In another study with possibly far-reaching consequences, Fisman and Miguel (along with two colleagues at New York University) pored over reams of satellite data to find that sudden drops in national income caused by, say, adverse weather are a better predictor of civil conflict than oft-emphasised factors like ethnic strife. This may help explain why Africa is so prone to civil wars - countries like Chad, Kenya, and Sudan suffer from unpredictable and erratic rain patterns, a problem that has only worsened with the warming of the planet. Niger provides a vivid illustration of the dangers: during severe droughts in 1989 and 1990, the Tuaregs in the north began fighting with the central government over resettlement assistance, a conflict that waned during the abundant harvest rains of the late Nineties and flared up again when the dry spell returned. This relationship could use more study, but it's certainly provocative.
By way of remedy, Fisman and Miguel suggest that drought insurance might be a remarkably cost-effective form of foreign aid - most farmers in Africa don't have the savings to see them through dry spells, and many nations lack the developed insurance and banking firms that could smooth the highs and lows of the harvest cycle. Botswana, for one, has a formal drought-relief programme, and the country has remained stable since the 1960s, with many leaders crediting the programme for the country's better-than-average growth during that period. That sounds promising, but it's not clear these successes can be replicated across the continent: Botswana's government, after all, is fairly honest and can be trusted to administer a drought-relief programme - not the case everywhere.
Indeed, all the clever analyses in Economic Gangsters point back to the same problem. No matter how many economists are now doing useful and meticulous work on corruption and poverty, relatively little of this work has translated into clear templates for development. At one point, Fisman and Miguel look to Sierra Leone for a model of how to pacify and rehabilitate a country after years of civil conflict. Most of the lessons they glean seem intuitively obvious: eliminate small arms, build a strong government, offer public-works programmes for unemployed youths. But as the authors themselves note, even if these precepts are widely accepted, it's not always clear how to apply them in other countries - what works in Sierra Leone may prove an awkward fit for a country like Iraq. Indeed, it's notable that the book's short section on Iraq offers no special insight into piecing that shattered country back together. Instead the authors recite a list of well-known mistakes by the US occupiers, which have already been picked over ad nauseam by journalists. We hardly need economists to tell us that Paul Bremer's decision to disband the Iraqi Army, which swollen the insurgency with thousands of well-armed and angry men, was a mistake.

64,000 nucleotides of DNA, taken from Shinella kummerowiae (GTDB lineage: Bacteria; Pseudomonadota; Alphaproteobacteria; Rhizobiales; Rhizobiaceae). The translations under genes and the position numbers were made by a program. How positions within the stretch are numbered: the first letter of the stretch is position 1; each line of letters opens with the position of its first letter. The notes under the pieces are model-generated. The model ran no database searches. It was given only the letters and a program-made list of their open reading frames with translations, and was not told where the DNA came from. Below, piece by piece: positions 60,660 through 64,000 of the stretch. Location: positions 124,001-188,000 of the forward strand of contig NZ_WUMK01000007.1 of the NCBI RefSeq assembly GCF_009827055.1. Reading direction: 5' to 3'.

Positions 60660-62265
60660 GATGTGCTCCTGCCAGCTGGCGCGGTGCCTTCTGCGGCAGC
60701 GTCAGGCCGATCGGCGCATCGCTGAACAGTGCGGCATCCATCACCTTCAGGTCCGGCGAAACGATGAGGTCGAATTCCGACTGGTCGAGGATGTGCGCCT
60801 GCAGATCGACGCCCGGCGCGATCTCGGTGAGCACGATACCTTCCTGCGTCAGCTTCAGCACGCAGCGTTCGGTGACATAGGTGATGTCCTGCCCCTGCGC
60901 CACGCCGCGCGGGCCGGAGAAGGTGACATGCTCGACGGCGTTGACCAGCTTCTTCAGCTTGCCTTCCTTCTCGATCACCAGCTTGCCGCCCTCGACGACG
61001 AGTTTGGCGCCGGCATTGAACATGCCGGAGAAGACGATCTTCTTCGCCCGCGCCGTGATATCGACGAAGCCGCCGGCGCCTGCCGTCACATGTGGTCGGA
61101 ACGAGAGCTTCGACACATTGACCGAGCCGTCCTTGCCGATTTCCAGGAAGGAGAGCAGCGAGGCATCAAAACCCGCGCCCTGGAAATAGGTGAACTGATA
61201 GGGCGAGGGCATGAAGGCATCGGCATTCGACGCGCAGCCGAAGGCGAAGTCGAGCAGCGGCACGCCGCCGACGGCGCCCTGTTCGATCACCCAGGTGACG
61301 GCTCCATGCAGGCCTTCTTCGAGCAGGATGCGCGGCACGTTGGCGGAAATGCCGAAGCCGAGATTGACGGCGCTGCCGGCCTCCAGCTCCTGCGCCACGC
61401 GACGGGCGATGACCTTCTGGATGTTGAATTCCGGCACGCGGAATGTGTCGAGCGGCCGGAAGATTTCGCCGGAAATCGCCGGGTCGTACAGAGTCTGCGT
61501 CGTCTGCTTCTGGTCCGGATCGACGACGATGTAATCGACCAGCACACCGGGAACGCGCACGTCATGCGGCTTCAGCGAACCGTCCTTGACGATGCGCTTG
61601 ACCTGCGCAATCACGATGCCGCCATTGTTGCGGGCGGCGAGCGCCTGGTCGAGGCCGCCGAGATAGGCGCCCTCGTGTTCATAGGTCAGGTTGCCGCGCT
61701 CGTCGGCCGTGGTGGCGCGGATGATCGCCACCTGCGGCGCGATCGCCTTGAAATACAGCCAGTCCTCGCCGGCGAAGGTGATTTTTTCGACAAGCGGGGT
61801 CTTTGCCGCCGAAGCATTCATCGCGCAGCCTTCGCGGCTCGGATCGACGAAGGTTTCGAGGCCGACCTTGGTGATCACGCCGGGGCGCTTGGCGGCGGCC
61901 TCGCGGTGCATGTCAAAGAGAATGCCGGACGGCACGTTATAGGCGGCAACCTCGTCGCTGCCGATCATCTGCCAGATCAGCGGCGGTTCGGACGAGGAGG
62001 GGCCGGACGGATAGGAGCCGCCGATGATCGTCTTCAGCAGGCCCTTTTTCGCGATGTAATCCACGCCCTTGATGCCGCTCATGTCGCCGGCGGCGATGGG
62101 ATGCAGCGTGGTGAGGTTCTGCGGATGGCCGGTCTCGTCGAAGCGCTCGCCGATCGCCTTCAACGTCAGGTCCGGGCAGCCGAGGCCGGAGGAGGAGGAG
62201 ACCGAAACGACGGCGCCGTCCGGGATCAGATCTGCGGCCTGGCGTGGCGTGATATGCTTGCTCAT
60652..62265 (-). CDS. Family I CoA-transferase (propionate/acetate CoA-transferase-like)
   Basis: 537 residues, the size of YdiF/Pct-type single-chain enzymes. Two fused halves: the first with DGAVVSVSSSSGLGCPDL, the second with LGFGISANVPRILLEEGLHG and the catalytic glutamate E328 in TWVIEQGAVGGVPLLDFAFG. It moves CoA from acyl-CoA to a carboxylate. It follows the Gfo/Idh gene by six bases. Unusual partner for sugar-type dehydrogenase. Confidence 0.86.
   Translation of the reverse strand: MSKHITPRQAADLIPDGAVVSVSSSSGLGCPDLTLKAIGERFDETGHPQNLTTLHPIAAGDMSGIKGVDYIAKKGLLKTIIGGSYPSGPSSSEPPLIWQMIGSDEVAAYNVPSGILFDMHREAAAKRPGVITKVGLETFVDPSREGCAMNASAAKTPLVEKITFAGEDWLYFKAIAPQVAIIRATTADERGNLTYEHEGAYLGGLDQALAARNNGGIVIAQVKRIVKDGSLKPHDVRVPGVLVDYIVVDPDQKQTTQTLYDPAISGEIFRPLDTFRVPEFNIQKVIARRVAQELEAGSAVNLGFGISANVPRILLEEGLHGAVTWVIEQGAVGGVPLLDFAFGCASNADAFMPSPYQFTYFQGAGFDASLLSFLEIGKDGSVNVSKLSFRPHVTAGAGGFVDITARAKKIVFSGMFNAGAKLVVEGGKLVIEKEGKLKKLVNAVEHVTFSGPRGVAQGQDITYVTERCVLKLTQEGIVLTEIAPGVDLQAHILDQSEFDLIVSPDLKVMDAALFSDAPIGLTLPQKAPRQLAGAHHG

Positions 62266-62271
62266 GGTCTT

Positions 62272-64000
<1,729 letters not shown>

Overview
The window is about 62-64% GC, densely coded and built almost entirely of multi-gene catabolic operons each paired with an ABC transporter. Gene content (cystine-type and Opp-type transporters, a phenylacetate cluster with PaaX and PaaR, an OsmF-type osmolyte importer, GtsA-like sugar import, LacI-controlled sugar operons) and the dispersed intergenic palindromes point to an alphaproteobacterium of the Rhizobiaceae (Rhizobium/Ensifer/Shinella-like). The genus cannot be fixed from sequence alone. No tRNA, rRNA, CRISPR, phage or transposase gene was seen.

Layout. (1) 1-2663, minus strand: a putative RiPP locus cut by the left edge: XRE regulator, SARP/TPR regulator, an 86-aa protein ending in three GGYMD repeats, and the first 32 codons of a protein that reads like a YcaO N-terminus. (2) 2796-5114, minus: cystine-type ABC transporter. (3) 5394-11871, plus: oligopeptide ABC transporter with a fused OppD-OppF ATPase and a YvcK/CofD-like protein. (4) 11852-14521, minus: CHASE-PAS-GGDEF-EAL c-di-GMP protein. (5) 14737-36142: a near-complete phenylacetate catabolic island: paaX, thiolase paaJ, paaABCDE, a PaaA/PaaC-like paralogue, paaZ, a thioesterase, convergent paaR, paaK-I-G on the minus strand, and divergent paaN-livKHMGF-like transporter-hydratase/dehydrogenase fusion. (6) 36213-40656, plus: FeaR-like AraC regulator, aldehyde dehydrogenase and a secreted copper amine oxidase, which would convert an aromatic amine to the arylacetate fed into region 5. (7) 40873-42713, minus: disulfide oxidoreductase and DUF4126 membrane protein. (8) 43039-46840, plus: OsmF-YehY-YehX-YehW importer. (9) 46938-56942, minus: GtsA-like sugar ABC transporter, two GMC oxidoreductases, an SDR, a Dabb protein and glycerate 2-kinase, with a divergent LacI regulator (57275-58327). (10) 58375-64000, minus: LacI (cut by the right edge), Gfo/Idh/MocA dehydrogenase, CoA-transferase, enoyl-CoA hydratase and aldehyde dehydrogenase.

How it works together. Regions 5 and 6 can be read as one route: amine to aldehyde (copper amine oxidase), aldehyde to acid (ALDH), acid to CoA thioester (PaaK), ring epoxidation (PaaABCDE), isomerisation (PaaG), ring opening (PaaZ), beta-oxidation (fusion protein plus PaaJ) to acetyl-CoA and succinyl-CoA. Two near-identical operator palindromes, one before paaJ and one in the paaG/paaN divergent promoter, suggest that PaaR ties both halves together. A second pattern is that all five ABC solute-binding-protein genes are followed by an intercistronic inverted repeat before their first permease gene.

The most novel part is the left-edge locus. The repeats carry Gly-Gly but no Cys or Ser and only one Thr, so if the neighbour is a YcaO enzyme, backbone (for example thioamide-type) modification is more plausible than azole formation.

In the end, that might just be another way of saying that not all of the development problems boil down to economics. Yes, it can describe more thoroughly how people behave and reveal some of the incentives that shape their choiceswhich, in turn, gives hope that those incentives can be tweaked to produce more congenial outcomes. But there are scores of development issues that can't be reduced to simple incentives, like the long-standing debate about whether donors should bypass dysfunctional states and deliver aid directly to poor people, or whether doing so would retard political development in those countries and leave entire populations in thrall to unaccountable aid organisations. It's not an easy question to answer, and experts are still very far from having a grand theory about what works in economic development. As Easterly himself put it in a recent introduction to a series of essays about foreign aid, "Economic success is always very uneven and unpredictable, across almost any possible unit of analysis one might consider." What's valuable about Economic Gangsters is that it essentially confirms this view, and underscores the need for caution. There are many questions economists can shed light on, and a great many more remain shrouded in darkness.
Bradford Plumer is an assistant editor at The New Republic.